Explain PEGA integration and design methods

When linking Point A to Point B, integration specialists often use or enforce integration design patterns. From canonical data model patterns and façade design patterns to signaling, routing, and composition patterns, there are hundreds of integration design patterns to choose from.

These integrations of architecture patterns act as a “formula” for connecting data, software, processes, and devices successfully. If it’s to relay events from one PEGA application to another or to ingest PEGA application messages as they become available, each pattern has a particular function.

Often integration experts adopt integration architecture patterns without ever understanding it. More critically, the majority of integration professionals re-use these trends to implement faster, save time and effort, and, as a result, meet company objectives on time.

The issue occurs when reuse is achieved by copy-and-paste — much like taking a paragraph from one text and pasting it into another. When you combine using this “copy-and-paste” process, you end up with a jumble of objects and patterns, none of which are completely reusable.

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Reusability and integration architecture trends

Assume a company has a standard integration architecture template for implementing security. This canonical pattern applies to the development of a communication or data model that can then be routed into an integration platform (such as an enterprise service bus) and translated to a canonical standard format.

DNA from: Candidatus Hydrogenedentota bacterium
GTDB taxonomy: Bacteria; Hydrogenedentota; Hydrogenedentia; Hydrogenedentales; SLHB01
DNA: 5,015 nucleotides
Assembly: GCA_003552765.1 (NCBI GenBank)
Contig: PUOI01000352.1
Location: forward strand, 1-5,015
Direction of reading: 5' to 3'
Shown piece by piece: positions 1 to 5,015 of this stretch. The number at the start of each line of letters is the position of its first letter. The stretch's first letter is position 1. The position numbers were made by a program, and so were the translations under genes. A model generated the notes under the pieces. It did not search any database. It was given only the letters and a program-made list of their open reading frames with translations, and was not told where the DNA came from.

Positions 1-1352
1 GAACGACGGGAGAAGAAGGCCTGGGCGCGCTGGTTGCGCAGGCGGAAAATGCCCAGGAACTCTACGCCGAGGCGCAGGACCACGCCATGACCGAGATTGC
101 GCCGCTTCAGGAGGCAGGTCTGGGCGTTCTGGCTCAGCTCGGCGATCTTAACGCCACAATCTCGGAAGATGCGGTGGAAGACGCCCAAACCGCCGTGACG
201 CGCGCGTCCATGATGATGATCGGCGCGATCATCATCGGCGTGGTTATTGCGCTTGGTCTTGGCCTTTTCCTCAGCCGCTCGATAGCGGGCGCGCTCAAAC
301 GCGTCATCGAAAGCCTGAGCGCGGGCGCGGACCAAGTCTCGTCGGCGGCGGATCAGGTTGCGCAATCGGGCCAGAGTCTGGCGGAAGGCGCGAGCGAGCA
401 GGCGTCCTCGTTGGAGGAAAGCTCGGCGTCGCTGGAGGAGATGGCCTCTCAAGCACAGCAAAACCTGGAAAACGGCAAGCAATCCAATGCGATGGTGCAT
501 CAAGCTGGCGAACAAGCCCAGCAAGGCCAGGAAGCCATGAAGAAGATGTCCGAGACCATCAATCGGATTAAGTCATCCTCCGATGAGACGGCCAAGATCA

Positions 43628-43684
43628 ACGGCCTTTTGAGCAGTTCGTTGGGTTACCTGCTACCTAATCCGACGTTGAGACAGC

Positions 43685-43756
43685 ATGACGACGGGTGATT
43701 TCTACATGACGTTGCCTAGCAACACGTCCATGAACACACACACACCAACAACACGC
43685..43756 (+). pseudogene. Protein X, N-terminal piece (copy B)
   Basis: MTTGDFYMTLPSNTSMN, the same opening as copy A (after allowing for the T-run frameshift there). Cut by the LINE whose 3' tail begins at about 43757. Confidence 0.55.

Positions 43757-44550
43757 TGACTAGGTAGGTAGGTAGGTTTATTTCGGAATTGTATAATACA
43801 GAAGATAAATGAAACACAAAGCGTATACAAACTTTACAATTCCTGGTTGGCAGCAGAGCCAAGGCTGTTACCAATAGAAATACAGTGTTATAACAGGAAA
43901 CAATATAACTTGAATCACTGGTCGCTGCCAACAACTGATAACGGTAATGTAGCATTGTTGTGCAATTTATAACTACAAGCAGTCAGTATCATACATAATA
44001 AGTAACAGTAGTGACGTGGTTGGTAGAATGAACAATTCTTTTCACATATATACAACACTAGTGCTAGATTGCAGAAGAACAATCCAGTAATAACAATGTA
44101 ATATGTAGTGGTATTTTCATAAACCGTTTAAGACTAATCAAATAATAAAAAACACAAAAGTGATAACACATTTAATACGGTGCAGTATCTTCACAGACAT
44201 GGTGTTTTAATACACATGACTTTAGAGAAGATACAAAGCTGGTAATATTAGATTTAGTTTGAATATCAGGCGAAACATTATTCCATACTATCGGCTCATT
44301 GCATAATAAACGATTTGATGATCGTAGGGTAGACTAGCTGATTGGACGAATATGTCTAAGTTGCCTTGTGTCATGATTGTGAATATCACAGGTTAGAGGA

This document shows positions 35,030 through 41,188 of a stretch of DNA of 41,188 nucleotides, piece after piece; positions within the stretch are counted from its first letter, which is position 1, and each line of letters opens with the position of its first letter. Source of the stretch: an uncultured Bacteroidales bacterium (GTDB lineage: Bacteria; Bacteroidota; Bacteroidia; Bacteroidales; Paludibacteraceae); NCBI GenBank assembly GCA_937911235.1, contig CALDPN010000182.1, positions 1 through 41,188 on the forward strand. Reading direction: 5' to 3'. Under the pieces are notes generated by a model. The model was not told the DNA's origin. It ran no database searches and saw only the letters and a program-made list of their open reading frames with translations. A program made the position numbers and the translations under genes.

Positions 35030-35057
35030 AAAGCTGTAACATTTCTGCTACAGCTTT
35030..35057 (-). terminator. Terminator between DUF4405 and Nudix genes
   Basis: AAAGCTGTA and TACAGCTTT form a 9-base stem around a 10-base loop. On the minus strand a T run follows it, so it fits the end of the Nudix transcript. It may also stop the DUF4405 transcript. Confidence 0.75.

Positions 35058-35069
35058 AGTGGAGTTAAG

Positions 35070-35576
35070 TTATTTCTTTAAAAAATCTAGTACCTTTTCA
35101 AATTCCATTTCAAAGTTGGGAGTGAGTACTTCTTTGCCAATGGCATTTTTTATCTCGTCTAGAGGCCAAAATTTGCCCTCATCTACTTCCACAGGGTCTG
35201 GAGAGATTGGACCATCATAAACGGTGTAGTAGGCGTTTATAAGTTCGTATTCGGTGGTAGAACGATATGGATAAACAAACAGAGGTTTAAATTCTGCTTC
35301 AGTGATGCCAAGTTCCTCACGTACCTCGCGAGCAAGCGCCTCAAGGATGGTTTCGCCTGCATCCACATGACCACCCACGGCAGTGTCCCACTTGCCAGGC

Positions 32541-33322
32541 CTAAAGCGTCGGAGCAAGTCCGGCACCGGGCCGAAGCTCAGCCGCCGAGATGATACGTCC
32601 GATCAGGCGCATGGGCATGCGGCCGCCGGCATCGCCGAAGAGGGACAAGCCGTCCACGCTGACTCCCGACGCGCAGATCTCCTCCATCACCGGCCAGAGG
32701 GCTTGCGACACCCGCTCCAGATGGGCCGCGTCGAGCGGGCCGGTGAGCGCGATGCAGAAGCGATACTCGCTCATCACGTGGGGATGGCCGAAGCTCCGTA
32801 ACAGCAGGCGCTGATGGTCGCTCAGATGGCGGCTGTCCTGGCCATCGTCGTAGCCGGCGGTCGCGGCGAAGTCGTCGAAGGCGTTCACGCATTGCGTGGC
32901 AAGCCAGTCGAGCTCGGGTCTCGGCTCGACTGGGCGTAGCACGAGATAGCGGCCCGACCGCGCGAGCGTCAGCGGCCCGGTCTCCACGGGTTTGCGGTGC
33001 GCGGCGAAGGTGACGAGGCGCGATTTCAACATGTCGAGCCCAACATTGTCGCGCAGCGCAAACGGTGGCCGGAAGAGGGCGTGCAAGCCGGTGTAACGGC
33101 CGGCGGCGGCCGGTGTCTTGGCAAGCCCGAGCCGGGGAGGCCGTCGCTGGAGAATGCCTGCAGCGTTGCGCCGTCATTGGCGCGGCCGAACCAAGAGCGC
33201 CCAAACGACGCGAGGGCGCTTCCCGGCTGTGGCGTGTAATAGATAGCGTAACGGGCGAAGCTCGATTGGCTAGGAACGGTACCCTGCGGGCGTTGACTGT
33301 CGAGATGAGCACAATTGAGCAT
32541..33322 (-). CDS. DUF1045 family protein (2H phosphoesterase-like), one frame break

Let’s pretend that an integration expert copies and pastes the canonical template into the next interface or asset if they need it.

Canonical integration

This strategy worked with this organization for years, and they had no issues. Three years back, after a new Chief Security Officer (CSO) took over the organization, everything changed. This CSO notices a flaw in the canonical integration architecture pattern and requests that the team fix it.

The integration team at this company, on the other hand, never created a connection between the “copy-and-pasted” integration architecture pattern and the original canonical iteration of that pattern by using a “copy-and-paste” approach to reusability.

Since there is no connection to the original canonical version of the pattern, all PEGA applications or assets that use the “copy-and-pasted integration architecture pattern” will need to be manually modified one by one.

If, on the other hand, any device or asset pointed to the original canonical template pattern (i.e., the paradigm is not copied around the organization), all interfaces must immediately adjust as the original pattern shifted.

Integration style patterns that can be reused

Integration architecture practices occurring in businesses around industries and regions, at the end of the day. The key is to not only use the best form of integration pattern for your use case but also to make sure that reusing a concept isn’t achieved in a “copy-and-paste” way. Integration experts should instead return to the original pattern to reuse it.

Organizations must take a new approach to integration: API-led networking, to further optimize integration architecture. Learn more about API-led networking and how it can help companies reuse integration architecture trends more efficiently.

Patterns of data control

Data access patterns are basic structures for successfully handling data in a Pega PlatformTM through a PEGA application. For use in PEGA applications, the Pega Platform supports three data access patterns. The collection and refreshing of data in a case are influenced by the data access pattern chosen.

Access to data contained in another device or program is provided by the system of record method. The documentation is still present and the PEGA application always applies to the system of record.